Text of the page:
Brussels Sprouts with Onions and Squash Seeds Recipe

I have a special fondness for the winter market.

Oh, sure, I have to bundle up, wear a woolen cap and good gloves, and by the time I lock my bike to the street sign I’ve claimed as mine, few of my fingers are available for immediate use. But when I get to my favorite produce stall and the vendors greet me, their jolly smiles clearly say, “thanks for braving the cold!” and I always feel humble imagining what it must be like for them, who have loaded the truck long before dawn and will be standing on the drafty sidewalk for a few more hours.

And that is essentially what I was thinking on Saturday morning, waiting in line, tapping my feet, and politely declining the orange segment I was offered to sample — I find the taste of citrus repulsive when I’ve just brushed my teeth –, when I spotted the crate of brussels sprouts.

Pistachio green, tightly furled, and no larger than the big marbles French kids call calots, they fit the ideal profile perfectly. When you’re shopping for brussels sprouts, this is the kind you should look for: the smaller the better, firm, fresh-looking, and roughly all the same size so they’ll cook evenly.

Like most lovers of brussels sprouts, I am a late-blooming one. As a child, I was subjected to the vile boiled stuff on occasion, at school or at summer camp (as if I wasn’t miserable enough as it was), but when I started to cook, I quickly surmised that there was more to them than that.

And certainly, there is, provided they are cooked to your taste. The trick for me is twofold: 1- to sear or bake them so they’re cooked through and browned in places, but not at all mushy, and 2- to pair them with something sweet, something smoky, and/or something crunchy, to defuse any bitter tendency.

This recipe is a fine example of that trick: softened onions, smoked paprika, and toasted squash seeds help cast a flattering light on these much-defamed, miniature cabbages. We had them as a side to the cured filets of duck my butcher prepares and sells, and which are the most tender and flavorsome I’ve ever had.

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Brussels Sprouts with Onions and Squash Seeds Recipe

Prep Time: 10 minutes

Cook Time: 12 minutes

Total Time: 22 minutes

Serves 3 to 4.

Brussels Sprouts with Onions and Squash Seeds Recipe


  • 600 grams (1 1/3 pounds) brussels sprouts, small ones with leaves tightly closed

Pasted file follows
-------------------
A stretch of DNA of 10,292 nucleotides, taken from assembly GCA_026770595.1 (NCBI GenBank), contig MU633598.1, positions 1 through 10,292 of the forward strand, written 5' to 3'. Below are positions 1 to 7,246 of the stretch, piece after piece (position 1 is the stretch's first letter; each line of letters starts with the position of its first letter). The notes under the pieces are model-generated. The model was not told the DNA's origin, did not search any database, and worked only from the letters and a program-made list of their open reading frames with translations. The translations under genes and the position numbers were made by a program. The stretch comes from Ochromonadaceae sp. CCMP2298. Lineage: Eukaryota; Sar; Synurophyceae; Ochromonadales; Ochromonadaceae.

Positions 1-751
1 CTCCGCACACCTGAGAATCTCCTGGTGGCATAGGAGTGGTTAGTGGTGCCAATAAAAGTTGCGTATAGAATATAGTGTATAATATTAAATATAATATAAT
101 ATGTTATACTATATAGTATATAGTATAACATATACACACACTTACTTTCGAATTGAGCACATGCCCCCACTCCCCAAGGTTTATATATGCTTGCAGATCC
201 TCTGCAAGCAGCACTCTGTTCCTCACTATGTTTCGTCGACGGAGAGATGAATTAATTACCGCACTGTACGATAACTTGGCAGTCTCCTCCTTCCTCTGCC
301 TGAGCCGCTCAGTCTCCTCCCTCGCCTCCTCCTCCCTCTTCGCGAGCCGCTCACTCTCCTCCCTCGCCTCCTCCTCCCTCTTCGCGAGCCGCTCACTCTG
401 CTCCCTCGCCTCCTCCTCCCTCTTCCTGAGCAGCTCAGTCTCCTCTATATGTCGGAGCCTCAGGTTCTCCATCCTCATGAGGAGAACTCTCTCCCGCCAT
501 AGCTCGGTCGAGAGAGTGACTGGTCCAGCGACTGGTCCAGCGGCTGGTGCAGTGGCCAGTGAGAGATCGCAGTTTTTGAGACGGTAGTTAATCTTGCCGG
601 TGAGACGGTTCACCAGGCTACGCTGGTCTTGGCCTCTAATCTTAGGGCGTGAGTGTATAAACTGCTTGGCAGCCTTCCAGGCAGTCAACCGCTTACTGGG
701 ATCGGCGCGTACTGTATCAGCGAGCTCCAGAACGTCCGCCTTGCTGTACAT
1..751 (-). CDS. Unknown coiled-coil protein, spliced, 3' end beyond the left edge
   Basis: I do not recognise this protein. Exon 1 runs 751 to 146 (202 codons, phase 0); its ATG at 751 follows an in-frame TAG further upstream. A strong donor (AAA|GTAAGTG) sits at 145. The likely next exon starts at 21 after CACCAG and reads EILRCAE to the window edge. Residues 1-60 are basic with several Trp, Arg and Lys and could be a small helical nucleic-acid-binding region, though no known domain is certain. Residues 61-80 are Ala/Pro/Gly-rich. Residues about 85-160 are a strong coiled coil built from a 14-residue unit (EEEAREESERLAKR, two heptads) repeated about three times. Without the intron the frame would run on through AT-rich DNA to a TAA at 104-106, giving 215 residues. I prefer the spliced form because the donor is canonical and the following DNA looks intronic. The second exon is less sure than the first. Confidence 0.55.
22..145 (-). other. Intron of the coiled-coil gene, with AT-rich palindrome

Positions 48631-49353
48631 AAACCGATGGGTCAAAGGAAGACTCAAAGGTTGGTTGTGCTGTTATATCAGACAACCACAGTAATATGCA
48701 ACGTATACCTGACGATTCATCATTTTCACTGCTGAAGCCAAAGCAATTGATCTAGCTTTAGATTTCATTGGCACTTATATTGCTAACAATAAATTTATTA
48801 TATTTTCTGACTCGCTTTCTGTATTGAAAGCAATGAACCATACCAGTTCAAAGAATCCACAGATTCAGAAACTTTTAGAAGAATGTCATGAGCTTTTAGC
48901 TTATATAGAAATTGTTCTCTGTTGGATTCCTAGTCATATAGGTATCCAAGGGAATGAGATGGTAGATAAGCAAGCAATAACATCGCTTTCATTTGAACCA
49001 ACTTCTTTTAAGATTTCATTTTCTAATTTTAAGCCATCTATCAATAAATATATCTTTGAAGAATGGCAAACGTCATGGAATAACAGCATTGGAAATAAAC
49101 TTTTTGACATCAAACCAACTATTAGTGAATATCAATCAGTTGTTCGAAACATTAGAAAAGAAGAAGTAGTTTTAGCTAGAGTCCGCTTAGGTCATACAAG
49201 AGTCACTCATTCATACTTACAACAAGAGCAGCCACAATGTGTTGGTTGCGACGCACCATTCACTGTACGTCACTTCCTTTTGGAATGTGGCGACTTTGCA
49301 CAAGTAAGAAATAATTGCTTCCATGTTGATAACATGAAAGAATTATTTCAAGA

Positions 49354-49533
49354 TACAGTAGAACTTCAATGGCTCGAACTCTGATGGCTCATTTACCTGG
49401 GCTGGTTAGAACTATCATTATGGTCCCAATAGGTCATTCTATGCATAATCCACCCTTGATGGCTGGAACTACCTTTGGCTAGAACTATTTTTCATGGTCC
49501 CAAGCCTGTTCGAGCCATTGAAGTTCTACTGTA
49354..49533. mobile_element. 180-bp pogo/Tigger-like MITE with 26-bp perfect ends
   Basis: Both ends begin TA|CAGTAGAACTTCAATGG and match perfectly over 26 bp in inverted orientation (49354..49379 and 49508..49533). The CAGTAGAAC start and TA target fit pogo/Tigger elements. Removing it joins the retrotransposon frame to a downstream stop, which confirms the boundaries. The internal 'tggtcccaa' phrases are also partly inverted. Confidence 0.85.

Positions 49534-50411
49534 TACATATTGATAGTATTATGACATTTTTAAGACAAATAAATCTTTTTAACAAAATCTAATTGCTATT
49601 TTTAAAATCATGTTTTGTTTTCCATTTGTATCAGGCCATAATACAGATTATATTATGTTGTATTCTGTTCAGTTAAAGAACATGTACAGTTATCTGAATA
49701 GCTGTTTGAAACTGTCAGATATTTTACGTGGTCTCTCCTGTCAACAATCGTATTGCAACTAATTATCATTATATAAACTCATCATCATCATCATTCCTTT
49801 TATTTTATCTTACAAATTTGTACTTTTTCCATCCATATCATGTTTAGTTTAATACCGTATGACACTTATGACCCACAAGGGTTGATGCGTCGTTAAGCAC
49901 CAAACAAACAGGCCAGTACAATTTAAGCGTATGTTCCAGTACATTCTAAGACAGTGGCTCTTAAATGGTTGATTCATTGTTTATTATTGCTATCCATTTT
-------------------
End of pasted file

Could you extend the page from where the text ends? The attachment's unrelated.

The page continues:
• A good gurgle of olive oil
  • 200 grams (7 ounces) onions, peeled and minced
  • Salt
  • Spanish smoked paprika (I used the spicy kind), a.k.a. pimentón de la Vera (substitute ground chili pepper)
  • 2 tablespoons squash seeds, toasted (pistachios would also be good)


  1. Rinse the Brussels sprouts and drain well. Using a sharp paring knife, trim the stem of each sprout if it doesn't look freshly cut, and cut into the stem to make an X-shaped indentation, without cutting all the way through: you still want each sprout to keep its mini-cabbage shape, but the indentation will help the tougher stem part cook faster, and seem more tender when you bite into it. (If the sprouts are very small, a single cut, rather than two crosswise cuts, will do.)
  2. Heat the oil in a wide skillet or a cocotte over medium heat. Add the onions and cook for a few minutes, stirring regularly, until they start to relax.
  3. Add the Brussels sprouts, salt, and smoked paprika, and stir to combine. Cover and cook for 5 minutes or so, until just tender; you'll have to taste one to check the doneness.
  4. Adjust the seasoning, remove the lid, turn the heat up, and cook a couple more minutes, until slightly browned.
  5. Transfer to a serving bowl, sprinkle with squash seeds, and serve immediately.

This post was originally published on February 17, 2009.

  • Aiyana

    I, too, am among the rare lovers of brussel sprouts (I like lima beans too, and have since I was young; it’s something about the texture). Merci beaucoup for posting this recipe! I can’t wait to try it.

  • Alton Brown just did a show on Brussels sprouts recently and said:

    “Now you may have seen some recipes that call for cutting an ‘x’ in the bottom of the stem, as if that’s going to speed up the cooking. I certainly don’t believe it.”

  • Keith – I’m surprised he said that: it seems common sense to me that if you split the stem open, the heat in the pan will take less time to reach its core than if it was kept whole. It would be like saying that a whole carrot cooks at the same speed as a sliced carrot. Did he elaborate on his reasons for doubting this technique?

  • Brussels sprouts are one of my favorite foods! (I know, I know–the cake-obsessed girl says this!) This looks like such a loving way to present them–very respectful of their natural (wonderful!) flavor!

  • Clotilde: He doesn’t. It was sort of a drive-by comment – you can see it here in the first video at around the 8:55 mark. (Note: I’m not vouching for the legality of the videos.)

    I have no real opinion either way – unless I’m shredding Brussels sprouts, I always halve them to increase the surface area for caramelization. I just thought it was an interesting debate.

  • Yum – I must try this. Now that I have discovered tiny brussel sprouts, I find them so much better than the ones I grew up eating (always too large, traumatic and bitter!).